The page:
In the Kalobeyei Settlement in northern Kenya, refugees are turning to urban farming to improve food security, nutrition, and self-sufficiency. Kitchen gardens, a project of the multi-agency Kalobeyei Integrated Socio and Economic Development Programme (KISEDP), supplement food distributed by humanitarian aid. The KISEDP program equips households with seeds, tools, and mentorship, helping enable families to set up vegetable gardens using dryland farming techniques.
Droughts and land-use changes in recent years challenge the livelihoods of both refugees and pastoralist communities in Kenya’s desert region. As a response, the U.N. Food and Agriculture Organization (FAO), the World Food Programme, and the Turkana County Government introduced the kitchen gardens in 2017 to combat food insecurity and provide an alternative source of livelihood to both hosts and refugees.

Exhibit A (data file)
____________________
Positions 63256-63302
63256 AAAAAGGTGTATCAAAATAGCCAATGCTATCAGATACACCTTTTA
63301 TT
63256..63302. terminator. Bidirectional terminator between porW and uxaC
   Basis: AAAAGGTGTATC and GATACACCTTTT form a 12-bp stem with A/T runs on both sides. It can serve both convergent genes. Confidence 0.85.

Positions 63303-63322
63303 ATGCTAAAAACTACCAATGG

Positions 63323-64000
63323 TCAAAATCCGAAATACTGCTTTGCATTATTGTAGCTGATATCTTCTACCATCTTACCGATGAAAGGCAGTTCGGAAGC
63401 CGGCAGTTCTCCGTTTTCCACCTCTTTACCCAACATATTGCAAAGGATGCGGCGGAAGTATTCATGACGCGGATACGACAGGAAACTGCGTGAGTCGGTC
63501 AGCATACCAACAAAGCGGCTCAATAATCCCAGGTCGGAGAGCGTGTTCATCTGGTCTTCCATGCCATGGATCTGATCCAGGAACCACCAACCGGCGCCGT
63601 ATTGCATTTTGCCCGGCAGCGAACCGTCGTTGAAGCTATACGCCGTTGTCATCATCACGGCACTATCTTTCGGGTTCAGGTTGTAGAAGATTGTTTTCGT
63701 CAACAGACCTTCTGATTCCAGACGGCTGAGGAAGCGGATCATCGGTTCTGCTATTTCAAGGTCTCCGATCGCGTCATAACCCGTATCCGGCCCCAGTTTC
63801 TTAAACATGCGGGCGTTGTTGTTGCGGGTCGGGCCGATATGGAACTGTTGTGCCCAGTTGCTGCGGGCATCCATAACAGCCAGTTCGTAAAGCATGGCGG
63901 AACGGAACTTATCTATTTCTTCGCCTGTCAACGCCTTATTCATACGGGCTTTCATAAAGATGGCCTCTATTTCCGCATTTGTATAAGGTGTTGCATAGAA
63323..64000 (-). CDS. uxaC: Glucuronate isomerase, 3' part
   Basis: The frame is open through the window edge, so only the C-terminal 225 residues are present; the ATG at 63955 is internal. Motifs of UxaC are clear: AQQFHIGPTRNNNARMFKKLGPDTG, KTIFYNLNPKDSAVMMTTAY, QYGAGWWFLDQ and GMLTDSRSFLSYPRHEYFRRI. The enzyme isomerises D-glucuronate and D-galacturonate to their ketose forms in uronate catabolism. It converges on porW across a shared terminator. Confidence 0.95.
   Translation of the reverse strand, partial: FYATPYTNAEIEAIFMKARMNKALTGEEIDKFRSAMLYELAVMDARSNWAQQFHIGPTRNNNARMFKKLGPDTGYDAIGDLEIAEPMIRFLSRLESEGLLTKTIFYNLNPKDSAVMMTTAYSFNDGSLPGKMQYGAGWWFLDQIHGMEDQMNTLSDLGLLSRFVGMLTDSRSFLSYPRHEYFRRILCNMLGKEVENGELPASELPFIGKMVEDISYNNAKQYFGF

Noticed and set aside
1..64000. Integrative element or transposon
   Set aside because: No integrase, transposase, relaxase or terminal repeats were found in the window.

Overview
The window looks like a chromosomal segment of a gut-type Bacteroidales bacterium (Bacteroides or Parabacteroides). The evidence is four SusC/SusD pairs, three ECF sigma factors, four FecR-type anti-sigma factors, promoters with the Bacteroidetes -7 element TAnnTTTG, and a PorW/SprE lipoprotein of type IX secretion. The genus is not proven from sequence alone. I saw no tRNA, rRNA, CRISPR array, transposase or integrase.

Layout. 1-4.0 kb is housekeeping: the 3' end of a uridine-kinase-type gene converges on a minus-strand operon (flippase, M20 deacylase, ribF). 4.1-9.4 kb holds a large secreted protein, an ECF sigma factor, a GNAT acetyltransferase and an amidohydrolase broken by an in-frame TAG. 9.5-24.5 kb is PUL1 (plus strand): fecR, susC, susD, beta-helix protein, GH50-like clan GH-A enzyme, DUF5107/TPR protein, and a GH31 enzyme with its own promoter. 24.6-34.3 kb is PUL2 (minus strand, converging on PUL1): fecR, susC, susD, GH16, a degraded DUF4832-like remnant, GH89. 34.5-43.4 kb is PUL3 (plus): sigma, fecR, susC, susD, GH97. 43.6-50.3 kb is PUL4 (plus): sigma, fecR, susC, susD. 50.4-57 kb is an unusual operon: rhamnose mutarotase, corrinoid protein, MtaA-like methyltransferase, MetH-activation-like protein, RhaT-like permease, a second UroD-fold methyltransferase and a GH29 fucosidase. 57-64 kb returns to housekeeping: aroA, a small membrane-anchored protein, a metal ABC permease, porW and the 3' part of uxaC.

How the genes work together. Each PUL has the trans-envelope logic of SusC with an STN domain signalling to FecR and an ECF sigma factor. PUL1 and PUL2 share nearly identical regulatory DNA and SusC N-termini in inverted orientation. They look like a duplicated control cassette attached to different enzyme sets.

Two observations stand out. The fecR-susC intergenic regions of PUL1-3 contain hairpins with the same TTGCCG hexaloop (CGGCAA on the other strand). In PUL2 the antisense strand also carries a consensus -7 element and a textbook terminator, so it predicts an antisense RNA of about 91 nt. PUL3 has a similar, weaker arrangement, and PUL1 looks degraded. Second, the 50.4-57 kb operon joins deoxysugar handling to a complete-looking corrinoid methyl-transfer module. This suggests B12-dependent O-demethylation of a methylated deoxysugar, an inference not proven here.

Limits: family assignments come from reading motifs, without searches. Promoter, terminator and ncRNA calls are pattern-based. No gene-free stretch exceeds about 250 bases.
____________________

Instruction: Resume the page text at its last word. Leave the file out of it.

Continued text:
“Food can be a powerful force for social integration,” says Johanna Mendelson Forman, Adjunct Professor at the American University’s School of International Service. Mendelson Forman is also a Distinguished Fellow at the Stimson Center’s Food Security Program. “You can [improve] food security with people that can grow their own food. They can also take the [surplus] product to a place where they can earn a little livelihood,” Mendelson Forman tells Food Tank.
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